In the past it might have seemed akin to finding loose change down the back of the sofa, but as global supply chains stretch, firms are under pressure to pay more attention to the working capital which is trapped therein.
Reverse factoring will optimise cash flow, lengthen payment terms and open the opportunity to get receivables paid early. Little wonder that CFOs are under pressure to examine the options. Problems can be ironed out to the benefit of buyers and suppliers alike. The former can optimise working capital and the latter can enhance cash flow. In both cases this minimises risk across the supply chain.
Although once underused, supply chain finance (SCF) has developed dramatically over the past few years, aiding the management of liquidity with a focus on capital invested in transactions across the corporation. Yet many companies are confused about the benefits and the techniques required to fully exploit SCF.
This reluctance to examine SCF is due to the impact of Fintech and the confusing terminology which surrounds the process. This double whammy has particularly impacted SMEs. It is hoped that the steps taken by the International Chamber of Commerce in 2016 have helped to make things a little clearer. The Standard Definitions for Techniques of Supply Chain Finance should provide a road map for finance officers to understand the process.
Standardisation aims to ensure a clear communication of what is, after all, a complex system involving not only finance, but legal and regulatory authorities where the supply chain is cross-border. As SCF grows in importance, it is vital that corporations and stakeholders gain clarity and consistency in the techniques used.
Given that this standardisation is now in place, how do companies come to terms with understanding the purpose of SCF?
Put simply, the aim is to finance trade and mitigate risk, a nirvana for most finance departments. Accordingly, CFOs should be looking closely at the opportunities. In an age of complex supply chains, the number of links is ever increasing in sharp contrast with single supplier relationships where traditional instruments such as documentary letters of credit are applicable.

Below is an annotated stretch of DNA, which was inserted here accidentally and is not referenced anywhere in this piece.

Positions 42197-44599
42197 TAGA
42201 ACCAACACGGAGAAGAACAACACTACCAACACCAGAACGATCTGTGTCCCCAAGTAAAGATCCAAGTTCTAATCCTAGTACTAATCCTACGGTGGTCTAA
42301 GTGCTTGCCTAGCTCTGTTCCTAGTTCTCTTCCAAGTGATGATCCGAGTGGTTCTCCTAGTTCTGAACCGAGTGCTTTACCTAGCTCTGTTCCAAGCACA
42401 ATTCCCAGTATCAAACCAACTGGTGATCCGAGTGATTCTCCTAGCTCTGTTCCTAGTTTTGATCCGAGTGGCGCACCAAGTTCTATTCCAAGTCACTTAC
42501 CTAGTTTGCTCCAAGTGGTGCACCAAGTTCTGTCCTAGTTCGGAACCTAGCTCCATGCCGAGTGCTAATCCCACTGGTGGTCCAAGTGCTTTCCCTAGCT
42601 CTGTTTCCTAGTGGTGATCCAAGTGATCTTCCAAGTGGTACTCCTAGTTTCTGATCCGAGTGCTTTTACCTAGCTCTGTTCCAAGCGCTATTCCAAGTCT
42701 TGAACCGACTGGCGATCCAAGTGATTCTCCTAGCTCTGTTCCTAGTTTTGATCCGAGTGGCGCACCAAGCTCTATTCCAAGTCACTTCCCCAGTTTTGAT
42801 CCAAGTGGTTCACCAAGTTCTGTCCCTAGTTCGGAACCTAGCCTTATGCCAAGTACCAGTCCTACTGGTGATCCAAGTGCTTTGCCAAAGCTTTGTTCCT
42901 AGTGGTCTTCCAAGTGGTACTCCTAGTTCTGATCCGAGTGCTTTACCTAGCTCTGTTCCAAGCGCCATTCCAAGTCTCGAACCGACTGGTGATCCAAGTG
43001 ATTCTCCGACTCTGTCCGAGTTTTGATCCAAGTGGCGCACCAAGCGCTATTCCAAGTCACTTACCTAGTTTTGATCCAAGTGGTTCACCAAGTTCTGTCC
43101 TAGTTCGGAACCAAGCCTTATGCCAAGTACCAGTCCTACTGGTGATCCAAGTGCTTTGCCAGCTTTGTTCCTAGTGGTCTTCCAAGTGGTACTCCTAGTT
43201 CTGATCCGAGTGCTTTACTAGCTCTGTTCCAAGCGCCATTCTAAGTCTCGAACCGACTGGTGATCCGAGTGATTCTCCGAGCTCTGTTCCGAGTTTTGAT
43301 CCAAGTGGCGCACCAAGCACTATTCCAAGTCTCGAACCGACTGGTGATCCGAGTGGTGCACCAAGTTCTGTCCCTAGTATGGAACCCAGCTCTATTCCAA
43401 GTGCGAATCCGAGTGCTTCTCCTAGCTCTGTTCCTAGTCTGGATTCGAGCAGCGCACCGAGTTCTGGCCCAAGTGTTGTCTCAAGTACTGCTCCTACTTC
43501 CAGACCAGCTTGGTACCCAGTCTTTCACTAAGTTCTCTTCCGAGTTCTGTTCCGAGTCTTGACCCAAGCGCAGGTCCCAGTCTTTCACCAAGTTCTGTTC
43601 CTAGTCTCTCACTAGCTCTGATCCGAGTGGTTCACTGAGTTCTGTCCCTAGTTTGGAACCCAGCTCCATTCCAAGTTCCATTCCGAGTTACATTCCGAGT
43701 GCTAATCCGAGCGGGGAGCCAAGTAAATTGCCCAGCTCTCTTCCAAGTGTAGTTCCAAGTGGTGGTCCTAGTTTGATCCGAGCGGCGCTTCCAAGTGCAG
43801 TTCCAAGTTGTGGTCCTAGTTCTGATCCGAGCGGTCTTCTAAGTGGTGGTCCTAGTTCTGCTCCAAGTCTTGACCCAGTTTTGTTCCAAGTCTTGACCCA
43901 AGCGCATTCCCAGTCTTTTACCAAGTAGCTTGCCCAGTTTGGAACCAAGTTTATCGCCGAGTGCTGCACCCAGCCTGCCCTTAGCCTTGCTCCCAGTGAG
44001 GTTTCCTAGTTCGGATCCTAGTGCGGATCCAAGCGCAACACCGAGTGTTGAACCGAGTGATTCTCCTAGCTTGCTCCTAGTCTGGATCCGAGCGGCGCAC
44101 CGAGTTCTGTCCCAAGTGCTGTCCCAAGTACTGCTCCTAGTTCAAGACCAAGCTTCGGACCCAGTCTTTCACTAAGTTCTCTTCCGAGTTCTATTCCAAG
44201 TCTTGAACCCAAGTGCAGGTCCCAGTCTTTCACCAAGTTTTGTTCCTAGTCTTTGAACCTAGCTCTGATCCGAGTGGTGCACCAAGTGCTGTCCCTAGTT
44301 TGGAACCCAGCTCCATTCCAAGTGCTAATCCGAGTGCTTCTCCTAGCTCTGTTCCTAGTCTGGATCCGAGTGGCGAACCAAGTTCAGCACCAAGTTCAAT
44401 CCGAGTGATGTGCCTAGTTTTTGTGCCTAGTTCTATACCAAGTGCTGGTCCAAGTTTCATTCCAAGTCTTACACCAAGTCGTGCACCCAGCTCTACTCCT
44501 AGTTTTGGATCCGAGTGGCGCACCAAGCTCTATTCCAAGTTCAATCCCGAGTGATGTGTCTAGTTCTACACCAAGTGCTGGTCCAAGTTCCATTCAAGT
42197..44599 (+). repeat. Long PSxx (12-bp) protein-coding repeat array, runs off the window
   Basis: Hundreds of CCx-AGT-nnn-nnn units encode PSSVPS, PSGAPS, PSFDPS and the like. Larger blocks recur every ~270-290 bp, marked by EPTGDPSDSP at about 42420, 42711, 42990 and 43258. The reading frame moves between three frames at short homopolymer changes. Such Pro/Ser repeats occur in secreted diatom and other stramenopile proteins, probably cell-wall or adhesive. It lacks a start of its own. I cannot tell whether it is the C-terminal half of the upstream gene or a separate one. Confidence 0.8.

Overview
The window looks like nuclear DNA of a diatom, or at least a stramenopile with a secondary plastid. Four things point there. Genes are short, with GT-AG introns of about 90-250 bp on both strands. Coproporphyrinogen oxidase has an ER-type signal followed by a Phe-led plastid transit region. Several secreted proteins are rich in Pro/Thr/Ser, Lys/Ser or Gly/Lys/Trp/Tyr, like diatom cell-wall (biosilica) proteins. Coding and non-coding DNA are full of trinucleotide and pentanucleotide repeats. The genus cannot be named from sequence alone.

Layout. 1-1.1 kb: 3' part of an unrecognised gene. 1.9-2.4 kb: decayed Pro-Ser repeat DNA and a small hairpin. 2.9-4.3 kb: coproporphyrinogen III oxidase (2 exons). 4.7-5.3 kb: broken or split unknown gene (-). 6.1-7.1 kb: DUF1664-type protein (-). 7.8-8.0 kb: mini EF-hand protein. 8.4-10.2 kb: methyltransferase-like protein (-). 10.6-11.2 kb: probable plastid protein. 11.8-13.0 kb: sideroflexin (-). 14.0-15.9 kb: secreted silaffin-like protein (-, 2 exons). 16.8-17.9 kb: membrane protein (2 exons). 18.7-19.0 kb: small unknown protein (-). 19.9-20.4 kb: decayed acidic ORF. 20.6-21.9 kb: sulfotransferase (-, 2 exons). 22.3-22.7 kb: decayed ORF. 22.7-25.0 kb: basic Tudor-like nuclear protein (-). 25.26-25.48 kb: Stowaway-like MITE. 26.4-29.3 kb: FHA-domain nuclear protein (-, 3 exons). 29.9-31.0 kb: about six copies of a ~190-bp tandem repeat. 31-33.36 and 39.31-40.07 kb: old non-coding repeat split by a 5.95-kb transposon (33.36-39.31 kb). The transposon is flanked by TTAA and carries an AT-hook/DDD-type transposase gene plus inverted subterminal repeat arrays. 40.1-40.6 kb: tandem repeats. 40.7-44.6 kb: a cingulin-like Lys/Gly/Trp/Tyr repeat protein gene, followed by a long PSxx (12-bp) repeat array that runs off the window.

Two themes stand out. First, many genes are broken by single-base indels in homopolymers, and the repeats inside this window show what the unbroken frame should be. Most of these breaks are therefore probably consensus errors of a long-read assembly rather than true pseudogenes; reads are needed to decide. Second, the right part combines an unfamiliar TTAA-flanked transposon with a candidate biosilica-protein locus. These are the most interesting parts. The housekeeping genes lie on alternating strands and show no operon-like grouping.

Efficient SCF aligns the needs of the buyer and the supplier, delaying the payment on one side and easing payment on the other. This dynamic, whilst familiar, is exacerbated by the modern complexity of the supply chain.
A simple example of this is where suppliers can be advanced finance on the strength of unpaid invoices linked to the creditworthiness of their buyer. The trick is that SCF also benefits the buyer, allowing them to negotiate good terms without impacting on their liquidity.
Technology ensures that the benefits of process automation are available, allowing trading partners real-time transparency in both the financial and physical supply chain. This has the bonus of allowing finance departments to see where their working capital is tied up and helping trading partners to improve efficiency in the supply chain.
Interestingly, SCF also lends itself to open account trades, allowing the buyer to settle invoices within an agreed timeframe after accepting delivery. Open account trade is growing globally and is no longer restricted to parties with long trading relationships. This is one of the major impacts of SCF over the past few years and the trend is expected to continue to the benefit of all parties.
Companies are increasingly opting to operate on an open account basis, but unless you have considered how your SCF is working, you will be left behind and your company will suffer as this kind of trade gains a foothold in the global market. Traders are increasingly attracted to it with its cost efficiency, flexibility and transparency helping to mitigate risk. SCF solutions are increasingly of interest according to surveys of trade finance, and its use is sure to continue to grow.
The real challenge for many companies is to drive the adoption of SCF. Old habits die hard, and finance departments need to persuade their boards as to the real benefits. It is the responsibility of stakeholder communities to embrace the new technologies and systems and put them to work. This of itself will widen the scope of SCF and enhance its appeal.
We are only just seeing the rise of SCF as it impacts on supply chains, increasing efficiency and ensuring secure management of liquidity to the benefit of all parties in the chain.
Wiser CFOs won’t be left moving the corporate cushions looking for loose change… they will embrace SCF and realise substantive benefits.
Simon Lynch is the owner of Treasury Talent.
Treasury Talent is a specialist treasury talent, recruitment and search provider solely focussed on the treasury market with offices in Sydney covering Australia, Singapore covering Asia, and San Francisco covering California and the USA. To make contact email@example.com